Editorial: Issue dated December 27, 2010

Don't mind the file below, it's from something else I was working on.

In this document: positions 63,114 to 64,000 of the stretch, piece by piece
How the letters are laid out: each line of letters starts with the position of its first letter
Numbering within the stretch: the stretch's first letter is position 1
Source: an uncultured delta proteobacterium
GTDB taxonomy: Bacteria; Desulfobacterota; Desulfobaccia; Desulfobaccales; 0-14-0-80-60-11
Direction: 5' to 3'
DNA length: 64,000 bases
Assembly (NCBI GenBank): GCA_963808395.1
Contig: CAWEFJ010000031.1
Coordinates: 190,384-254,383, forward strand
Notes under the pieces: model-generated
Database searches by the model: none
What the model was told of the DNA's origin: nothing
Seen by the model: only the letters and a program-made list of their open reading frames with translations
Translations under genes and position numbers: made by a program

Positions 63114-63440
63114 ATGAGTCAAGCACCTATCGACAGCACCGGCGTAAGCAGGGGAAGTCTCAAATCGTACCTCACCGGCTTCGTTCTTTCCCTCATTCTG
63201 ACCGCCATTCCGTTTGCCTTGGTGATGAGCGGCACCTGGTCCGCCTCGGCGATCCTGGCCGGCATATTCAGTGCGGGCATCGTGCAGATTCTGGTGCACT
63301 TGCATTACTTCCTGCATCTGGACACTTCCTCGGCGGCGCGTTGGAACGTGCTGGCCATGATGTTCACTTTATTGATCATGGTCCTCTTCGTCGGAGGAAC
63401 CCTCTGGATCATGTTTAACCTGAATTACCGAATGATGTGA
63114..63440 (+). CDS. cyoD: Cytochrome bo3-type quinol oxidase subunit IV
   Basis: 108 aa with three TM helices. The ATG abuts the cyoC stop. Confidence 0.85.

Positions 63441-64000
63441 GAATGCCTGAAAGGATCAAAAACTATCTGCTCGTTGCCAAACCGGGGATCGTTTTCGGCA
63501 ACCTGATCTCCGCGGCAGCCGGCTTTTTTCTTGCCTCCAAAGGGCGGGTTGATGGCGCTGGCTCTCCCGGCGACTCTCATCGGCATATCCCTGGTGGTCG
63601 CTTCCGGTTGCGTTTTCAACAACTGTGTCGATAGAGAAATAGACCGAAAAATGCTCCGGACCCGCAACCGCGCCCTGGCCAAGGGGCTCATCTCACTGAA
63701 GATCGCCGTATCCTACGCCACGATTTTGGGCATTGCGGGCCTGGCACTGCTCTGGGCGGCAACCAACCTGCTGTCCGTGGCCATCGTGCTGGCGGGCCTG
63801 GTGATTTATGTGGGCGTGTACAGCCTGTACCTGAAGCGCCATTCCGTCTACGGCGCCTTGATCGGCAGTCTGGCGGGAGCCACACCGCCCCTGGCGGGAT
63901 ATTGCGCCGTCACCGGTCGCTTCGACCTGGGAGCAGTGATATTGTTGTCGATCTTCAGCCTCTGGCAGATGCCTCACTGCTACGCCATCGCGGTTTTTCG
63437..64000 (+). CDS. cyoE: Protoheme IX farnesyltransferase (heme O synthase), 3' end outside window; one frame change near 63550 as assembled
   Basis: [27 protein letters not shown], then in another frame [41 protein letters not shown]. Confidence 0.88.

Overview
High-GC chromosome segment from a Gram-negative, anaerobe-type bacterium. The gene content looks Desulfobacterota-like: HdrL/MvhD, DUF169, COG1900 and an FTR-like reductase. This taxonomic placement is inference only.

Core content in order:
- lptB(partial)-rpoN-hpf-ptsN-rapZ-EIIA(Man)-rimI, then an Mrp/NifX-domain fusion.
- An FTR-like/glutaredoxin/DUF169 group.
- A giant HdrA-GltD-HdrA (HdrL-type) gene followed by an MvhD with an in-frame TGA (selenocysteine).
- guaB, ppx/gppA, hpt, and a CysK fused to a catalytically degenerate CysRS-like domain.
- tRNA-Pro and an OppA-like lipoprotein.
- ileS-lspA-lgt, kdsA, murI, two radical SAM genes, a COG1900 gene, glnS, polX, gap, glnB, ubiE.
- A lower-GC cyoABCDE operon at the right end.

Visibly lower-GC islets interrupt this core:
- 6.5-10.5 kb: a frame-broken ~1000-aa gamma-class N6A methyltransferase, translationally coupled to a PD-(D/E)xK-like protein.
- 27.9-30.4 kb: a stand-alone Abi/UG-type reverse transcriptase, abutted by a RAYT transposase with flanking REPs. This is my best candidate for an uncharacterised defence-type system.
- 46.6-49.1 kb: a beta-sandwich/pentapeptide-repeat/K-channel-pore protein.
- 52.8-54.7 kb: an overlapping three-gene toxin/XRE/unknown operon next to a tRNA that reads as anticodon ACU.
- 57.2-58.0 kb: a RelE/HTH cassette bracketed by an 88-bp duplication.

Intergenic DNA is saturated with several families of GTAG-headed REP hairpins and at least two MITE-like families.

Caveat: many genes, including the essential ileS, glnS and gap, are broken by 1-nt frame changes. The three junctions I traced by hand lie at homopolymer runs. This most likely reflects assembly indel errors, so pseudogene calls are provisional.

first_imgAroon Purie, Editor-in-chief, India TodayIt’s been 35 years since INDIA TODAY started and I have been its editor all this while. From this vantage point, I have seen at close quarters the amazing transformation of India. I had the opportunity to interact with many of the key players. It’s been a journey with great memories. I interviewed the inimitable Morarji Desai in 1978 when he was prime minister, and every question was answered by a question. I faced the ire of the indomitable Indira Gandhi when she called the magazine anti-national. I had an icy encounter with the scary Sanjay Gandhi. I watched with sadness the loss of innocence and idealism of my classmate Rajiv Gandhi in the Bofors mess. And there was that priceless moment when I was summoned to 7 Race Course Road one New Year’s eve and called ‘boss’ by one prime minister who was trying to explain the innocence of his family.Personal memories apart, the last 35 years of India saw the extreme as well as the redeeming passions of democracy, ranging from the totalitarian temptations of Indira Gandhi to the election of the first non-Congress government at the Centre, from the assassinations of Indira and Rajiv Gandhi to the rise of Sonia and Rahul Gandhi, from the demolition of the Babri Masjid to the 26/11 attack on Mumbai, from Bofors to 2G spectrum. When we started, India was a closed market of licence raj; today, the growth rate of one of the world’s fastest growing economies is sustained by a bold and ambitious entrepreneurial class. In cinema and literature too, the Indian story has gone global. To keep pace with change, INDIA TODAY too changed. Stagnation is the enemy of journalism as well.This commemorative issue is a celebration of transformation, featuring essays, profiles and conversations. In his introductory essay, Editorial Director M.J. Akbar writes: “By the standards of the Raja-Radia scam, 1975 was a monk’s cell. Allegations were made in thousands; crores was a term for fairyland. It is possible that the budget of India was less than Rs 1,76, 000 crore in 1975.”You will also find in the following pages conversations between achievers of the past and the present in politics, business, sports and culture. So we have, among others, Sheila Dikshit with her younger Congress colleague Jitin Prasada; and Sunil Gavaskar with Sourav Ganguly. Two superheroes, one from the movies and the other a war veteran, salute the genius of human spirit; and the profiles of a business patriarch and his grandson span the trajectory of India’s industrial growth. The narrative of change is the story of people who embody it.As skeletons tumble out of the 2G spectrum cupboard, I am reminded of March 1977 after the Emergency when the Janata Party came to power and horror stories of the Emergency poured out. INDIA TODAY captured them in a memorable way. It established us as the market leader which we have maintained ever since. With the avalanche of information we are snowed under these days, I believe there is a growing need to have a magazine to give you all that is important with clarity, credibility and authority. We hope to continue to do so for a long time to come whether it is on paper or on an electronic tablet. Stay tuned. Our Past Anniversary Issues 1985 *1990 *2000 *2005 *2008 *2009last_img

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